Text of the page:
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Star exposes spin doctors at No 10

PUBLISHED: 08:47 09 December 2002 | UPDATED: 13:09 03 March 2010

As the Number 10 press office becomes embroiled in the row surrounding Cherie Blair's relationship with a convicted conman, Political Editor PAUL GEATER recalls how The Evening Star became a victim of Downing Street spin doctors.

As the Number 10 press office becomes embroiled in the row surrounding Cherie Blair's relationship with a convicted conman, Political Editor PAUL GEATER recalls how The Evening Star became a victim of Downing Street spin doctors.

WHEN Cherie Blair was first alleged to have had a relationship with conman Peter Foster, the spin doctors employed by her husband knew exactly what to do.

They denied the accusation.

They didn't stop to ask whether it might be true.

They didn't look at the evidence that the newspapers had amassed.

They didn't, apparently, even ask the relevant questions of Mrs Blair.

This deliberately blinkered attitude towards a potentially embarrassing story has left the press office looking untrustworthy.

If we can't trust them to find out the facts about something as trivial as this, why should anyone believe them when they tell us what the Prime Minister thinks about Iraq, or the firefighters?

The Star's brush with the press office came at the end of the Ipswich by-election campaign in November 2001.

Mr Blair sent Labour candidate Chris Mole a handwritten "good luck" note on the eve of the poll.

During the campaign Labour had had a handpicked team of spin doctors working in the constituency – and they'd been very keen to keep in touch with the Star on an almost hourly basis.

To be fair, the Tories and Liberal Democrats had done the same.

But Labour couldn't resist running the letter round to the Star as soon as it arrived, and as soon as I looked at it something seemed wrong.

As soon as I read it, it was clear that Mr Blair had spelt tomorrow wrong . . . three times.

It was obvious, we put it on our front page. But the reaction from the Number 10 press office was to rubbish the story.

"It's just a flourish," they said. "It's ridiculous to suggest that the Prime Minister can't spell!"

I spoke to one of Chris Mole's team about this. "That's no flourish," I said.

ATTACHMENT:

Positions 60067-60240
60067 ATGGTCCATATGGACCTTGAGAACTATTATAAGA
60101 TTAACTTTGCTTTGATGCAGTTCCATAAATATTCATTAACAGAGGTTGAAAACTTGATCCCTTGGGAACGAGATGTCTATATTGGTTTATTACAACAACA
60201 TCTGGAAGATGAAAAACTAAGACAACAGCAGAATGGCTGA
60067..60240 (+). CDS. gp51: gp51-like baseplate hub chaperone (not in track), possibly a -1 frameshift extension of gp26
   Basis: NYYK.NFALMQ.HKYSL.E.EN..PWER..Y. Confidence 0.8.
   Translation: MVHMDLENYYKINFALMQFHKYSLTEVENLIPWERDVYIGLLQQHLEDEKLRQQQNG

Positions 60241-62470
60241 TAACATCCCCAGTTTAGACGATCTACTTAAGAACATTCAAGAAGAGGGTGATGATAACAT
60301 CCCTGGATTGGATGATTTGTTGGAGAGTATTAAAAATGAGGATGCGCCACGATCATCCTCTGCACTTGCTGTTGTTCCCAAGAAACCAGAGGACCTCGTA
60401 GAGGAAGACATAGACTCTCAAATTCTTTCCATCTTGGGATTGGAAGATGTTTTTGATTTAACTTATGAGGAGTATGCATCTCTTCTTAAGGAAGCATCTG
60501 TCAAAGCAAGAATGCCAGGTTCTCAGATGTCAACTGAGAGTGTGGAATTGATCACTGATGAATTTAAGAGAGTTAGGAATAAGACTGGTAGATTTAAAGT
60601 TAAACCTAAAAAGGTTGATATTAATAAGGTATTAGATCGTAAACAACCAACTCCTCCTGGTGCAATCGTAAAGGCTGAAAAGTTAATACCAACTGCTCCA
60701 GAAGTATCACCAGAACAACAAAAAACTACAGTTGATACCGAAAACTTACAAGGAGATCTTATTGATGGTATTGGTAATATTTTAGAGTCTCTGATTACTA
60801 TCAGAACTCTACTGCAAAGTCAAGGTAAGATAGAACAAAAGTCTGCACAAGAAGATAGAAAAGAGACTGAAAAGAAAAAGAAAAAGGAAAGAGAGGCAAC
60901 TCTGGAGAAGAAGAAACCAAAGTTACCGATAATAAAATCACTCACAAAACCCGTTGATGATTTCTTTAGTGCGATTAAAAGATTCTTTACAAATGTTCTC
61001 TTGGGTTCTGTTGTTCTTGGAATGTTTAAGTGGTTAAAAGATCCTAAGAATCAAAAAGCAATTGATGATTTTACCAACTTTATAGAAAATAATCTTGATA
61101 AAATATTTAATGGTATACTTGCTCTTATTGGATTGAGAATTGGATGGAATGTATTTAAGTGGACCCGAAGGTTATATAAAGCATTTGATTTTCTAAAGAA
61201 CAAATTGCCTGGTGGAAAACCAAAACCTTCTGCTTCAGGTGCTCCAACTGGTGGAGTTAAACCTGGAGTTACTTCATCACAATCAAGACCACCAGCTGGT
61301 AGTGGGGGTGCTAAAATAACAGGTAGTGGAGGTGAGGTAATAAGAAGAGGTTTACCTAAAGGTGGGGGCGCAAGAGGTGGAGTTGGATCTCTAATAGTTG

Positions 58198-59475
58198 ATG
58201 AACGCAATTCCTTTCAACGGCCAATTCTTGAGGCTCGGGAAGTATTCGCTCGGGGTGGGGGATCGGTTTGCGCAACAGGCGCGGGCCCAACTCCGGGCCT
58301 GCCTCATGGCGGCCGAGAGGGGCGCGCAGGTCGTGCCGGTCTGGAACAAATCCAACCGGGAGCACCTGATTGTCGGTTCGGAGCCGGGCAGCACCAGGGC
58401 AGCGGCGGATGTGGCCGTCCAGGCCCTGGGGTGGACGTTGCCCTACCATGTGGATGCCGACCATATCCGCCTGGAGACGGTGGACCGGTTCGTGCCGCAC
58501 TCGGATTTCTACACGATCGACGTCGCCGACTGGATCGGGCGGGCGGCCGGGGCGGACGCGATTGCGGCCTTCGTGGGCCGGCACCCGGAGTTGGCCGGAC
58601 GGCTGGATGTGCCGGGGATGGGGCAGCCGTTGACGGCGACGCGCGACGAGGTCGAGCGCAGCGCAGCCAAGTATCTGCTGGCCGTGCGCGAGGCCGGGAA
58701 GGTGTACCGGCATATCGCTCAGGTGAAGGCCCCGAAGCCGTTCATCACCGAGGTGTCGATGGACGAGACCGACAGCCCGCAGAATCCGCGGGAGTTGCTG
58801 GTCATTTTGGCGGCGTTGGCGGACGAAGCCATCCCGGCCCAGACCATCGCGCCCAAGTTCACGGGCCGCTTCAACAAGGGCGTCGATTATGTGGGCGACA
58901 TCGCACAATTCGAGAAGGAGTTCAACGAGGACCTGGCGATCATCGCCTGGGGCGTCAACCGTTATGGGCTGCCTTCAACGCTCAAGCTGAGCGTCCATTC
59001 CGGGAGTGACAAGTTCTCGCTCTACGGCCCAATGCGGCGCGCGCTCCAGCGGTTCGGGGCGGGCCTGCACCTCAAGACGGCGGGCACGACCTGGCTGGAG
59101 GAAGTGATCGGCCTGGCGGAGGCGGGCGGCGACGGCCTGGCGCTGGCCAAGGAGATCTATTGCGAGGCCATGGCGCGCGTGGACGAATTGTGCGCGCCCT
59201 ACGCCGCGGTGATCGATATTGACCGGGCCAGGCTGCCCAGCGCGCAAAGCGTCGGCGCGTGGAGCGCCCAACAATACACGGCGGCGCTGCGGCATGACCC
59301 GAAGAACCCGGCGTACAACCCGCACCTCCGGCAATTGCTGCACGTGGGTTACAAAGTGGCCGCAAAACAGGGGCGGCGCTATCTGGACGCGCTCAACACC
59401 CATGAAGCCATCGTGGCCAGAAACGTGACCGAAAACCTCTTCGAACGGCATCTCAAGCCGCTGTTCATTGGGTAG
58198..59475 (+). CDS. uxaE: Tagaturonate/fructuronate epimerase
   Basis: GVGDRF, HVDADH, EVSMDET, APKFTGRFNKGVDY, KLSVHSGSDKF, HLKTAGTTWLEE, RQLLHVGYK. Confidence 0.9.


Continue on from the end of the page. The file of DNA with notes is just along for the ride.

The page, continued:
"You might say that, I couldn't possibly comment," said the Urquartesque press officer.

The following day Mr Blair's former English teacher backed the Star. Ian Robertson, who is now the BBC's Rugby Union correspondent, was his teacher at Fettes College in Edinburgh.

"Tony Blair was always the sharpest pupil," he said. "But if I told him once I told him 1,000 times. There's no double o in tomorrow!"

The next day Mr Blair admitted his mistake.

"There was a pretty lame attempt to cover this up by my press office, but I did make the mistake," he said.

When I met him during his tour of East Anglia earlier this year he admitted that his children had "given some stick" after the gaffe was exposed.

But the real issue wasn't that a Prime Minister, late at night and in a hand-written letter made a simple spelling mistake.

It was that the press office was determined to cover it up – without even asking whether there had been a mistake.

Officially the Downing Street press office is a civil service department – albeit under political control.

Mr Blair isn't the first to employ press officers who share his vision of the world.

Bernard Ingham, Mrs Thatcher's chief press officer, wasn't known for the impartiality of his press briefings.

But the current press officers seem to have expanded this to include all aspects of the Prime Minister's life – and that of his family.

A new concept has been born – that of Prime Ministerial infallibility. We should be grateful that they didn't insist to us that you do spell the word toomorrow!

What the Number 10 press office – and everyone else in a position of power – should remember that you're more likely to be brought down by a cover-up than the original sin.

Just look at the example of Richard Nixon.

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